and Hagar, a woman of great poise and wit, said, "what?" [deep Dr. Who]
                  but this kind of arrangement wasn't unheard of in those days
so… Hagar slept with Abraham and conceived a child
                  and even in the midst of a kind of Jerry Springer-like mess
                  Hagar was happy
—she was bringing life and prosperity to her family
she was pleased and proud to be needed and wanted and included
now she was part of The Promise everyone talked about
now she was in with the "in" crowd
                           the first time she felt the baby move it brought her to tears
                                    there was life in this body, joy in this hard life
         and even though Sarah didn't take Hagar's pregnancy as well as she'd hoped
                  and cursed and beat her and drove her away to the desert
                  Hagar didn't give up
                  in the desert, she met God—I mean really met God
                           God spoke to Hagar
                           God saw her misfortune and God saw her
                           and God gave her a promise, too
—her children would one day number as the stars
and she would be the matriarch of a great nation
                           and Hagar, this unknown, inconsequential slave girl, named God
                                    not a title or a description but a name
becoming the only person in the bible to name God
                                    "el-Roi" she called God—"God who sees"
and so Hagar returned to the camp and to her adopted family
rejoicing in the divine knowledge that she was truly a part of the Promise
                  rejoicing in her physical and spiritual wealth
act two:
         Sarah, no longer a spring chicken, felt her age
when strangers came into the camp proclaiming that she would become great with child
                  she laughed—nervously? deeply and heartily?
knowing what she had lost?
         either way, it came to pass that she was again in the way of women
                  and lo, she became great with child
                  and as amazing and wonderful as it was, she was scared
                  she went to Hagar, her slave, and wept and laughed and learned
                  they talked about their aches and pains,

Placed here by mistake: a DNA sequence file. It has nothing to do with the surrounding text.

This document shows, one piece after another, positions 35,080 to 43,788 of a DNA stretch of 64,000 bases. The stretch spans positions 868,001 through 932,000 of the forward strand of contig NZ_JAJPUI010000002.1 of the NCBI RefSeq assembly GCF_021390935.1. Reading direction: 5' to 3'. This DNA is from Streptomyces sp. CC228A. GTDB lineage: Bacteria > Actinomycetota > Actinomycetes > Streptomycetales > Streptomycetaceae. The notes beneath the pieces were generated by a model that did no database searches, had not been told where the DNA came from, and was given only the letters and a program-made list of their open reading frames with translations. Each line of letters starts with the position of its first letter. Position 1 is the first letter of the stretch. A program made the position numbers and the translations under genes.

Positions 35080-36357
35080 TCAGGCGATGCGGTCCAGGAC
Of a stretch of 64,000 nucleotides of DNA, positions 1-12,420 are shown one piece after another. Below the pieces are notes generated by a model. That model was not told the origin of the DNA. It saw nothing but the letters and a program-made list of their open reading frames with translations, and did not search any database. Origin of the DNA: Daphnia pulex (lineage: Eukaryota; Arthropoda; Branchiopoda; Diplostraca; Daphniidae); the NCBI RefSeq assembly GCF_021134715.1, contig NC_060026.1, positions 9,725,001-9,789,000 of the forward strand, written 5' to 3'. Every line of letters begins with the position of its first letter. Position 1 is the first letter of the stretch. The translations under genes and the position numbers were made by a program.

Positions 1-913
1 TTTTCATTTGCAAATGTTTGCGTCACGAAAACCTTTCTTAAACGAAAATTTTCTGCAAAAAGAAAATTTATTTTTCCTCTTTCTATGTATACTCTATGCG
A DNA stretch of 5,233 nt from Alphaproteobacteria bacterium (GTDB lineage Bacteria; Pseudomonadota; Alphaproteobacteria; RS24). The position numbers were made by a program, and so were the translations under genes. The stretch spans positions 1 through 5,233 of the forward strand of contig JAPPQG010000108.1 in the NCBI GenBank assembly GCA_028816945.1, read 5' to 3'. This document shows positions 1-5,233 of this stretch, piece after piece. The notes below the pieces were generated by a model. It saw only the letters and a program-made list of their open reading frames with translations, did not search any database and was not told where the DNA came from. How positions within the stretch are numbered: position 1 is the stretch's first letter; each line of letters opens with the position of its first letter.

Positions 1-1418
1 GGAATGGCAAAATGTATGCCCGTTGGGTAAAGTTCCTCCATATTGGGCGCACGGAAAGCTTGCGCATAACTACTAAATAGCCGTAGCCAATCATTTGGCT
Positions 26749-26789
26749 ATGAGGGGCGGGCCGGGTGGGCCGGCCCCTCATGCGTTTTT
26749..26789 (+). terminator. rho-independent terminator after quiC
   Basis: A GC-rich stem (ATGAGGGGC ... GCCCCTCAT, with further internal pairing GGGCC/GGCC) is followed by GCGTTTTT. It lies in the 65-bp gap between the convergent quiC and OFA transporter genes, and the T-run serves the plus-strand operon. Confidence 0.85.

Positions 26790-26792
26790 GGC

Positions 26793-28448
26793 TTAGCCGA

their hunger, their deep connection with their babies
                  they discussed birthing plans and breathing techniques
and prenatal yoga
When Hagar gave birth she named her son Ishmael after the narrator of Moby-Dick
and soon after, Sarah also gave birth
and named her son Isaac after the Ancient Near Eastern fashion designer Isaac Mizrahi
and Sarah looked upon the child of her slave
…and she hated him
         she said, "my Isaac will not grow up playing with the help"
         and she went to Abraham,
who, after a hundred years of wedded bliss,
was used to his wife telling him what to do
                  she said, "Abe, my Isaac will not grow up playing with the help"
                  and Abe looked out into the yard at Ishmael his firstborn son
and at Isaac his miraculous child
                  and he went along with it
         Abraham turned Hagar and his own son out into the desert
with only a single bottle of water
                  and Hagar asked, "where is God and God's Promise now?"
                           out here in the wilderness,
we wander the literal desert and the metaphorical one
out here in the wilderness where there are no street signs
and no restaurants
—not even a trickling stream
Hagar was alone, unmourned, and unloved
a secondary character in a made-for-TV movie
all she could think of was the look of triumph on Sarah's face
even her friends in the camp couldn't look at her in her shame
her family, her group, her clique
         had kicked her out like a dog
         because of who she was, what she'd done or said or seen
         Hagar wandered, carrying her toddler son and the bottle of water
                  the one getting heavier
                  the one getting lighter
                  her heart breaking
                  and her eyes were opened
and behold, she knew they could not survive on their own
                           so she laid Ishmael under a bush
                                    not able to watch her own son die of starvation
                           and she stumbled away, hot tears streaming down her face
                           and she lifted up her voice with her son's
and wailed with no one to hear
         but God hears
act three:
God hears her cries and joins her there in the wilderness
                  God sits with her, suffers with her
a few hard paces from her squalling baby boy
                  and God mourns with her for all she has lost
         and God reminds her of the Promise she already has
                  you will never be alone
                  I will be with you
                  I will make you the matriarch of a great nation, too,
and you will be remembered unto ages of ages
                  there is light here in the midst of your darkness [gesture to the Table]
there is hope here in the midst of your wilderness
and God shows her a well in the desert
         and she drinks deep
so, Hagar names God el-Roi, "the God who sees"
and God hears her cries in the wilderness, "the God who hears"
and God does not leave Hagar or Ishmael or Sarah or Isaac or us
"God is with us," EmmanuelHagar and Ishmael Sent Away
God sees,
         God hears,
                  God is with us

And we all lived happily ever after.

*       *       *

Questions for conversation:
·      What stood out for you in Hagar’s story?
Share a story about when you felt God’s presence—what happened? How could you tell it was God? What did you learn from the experience?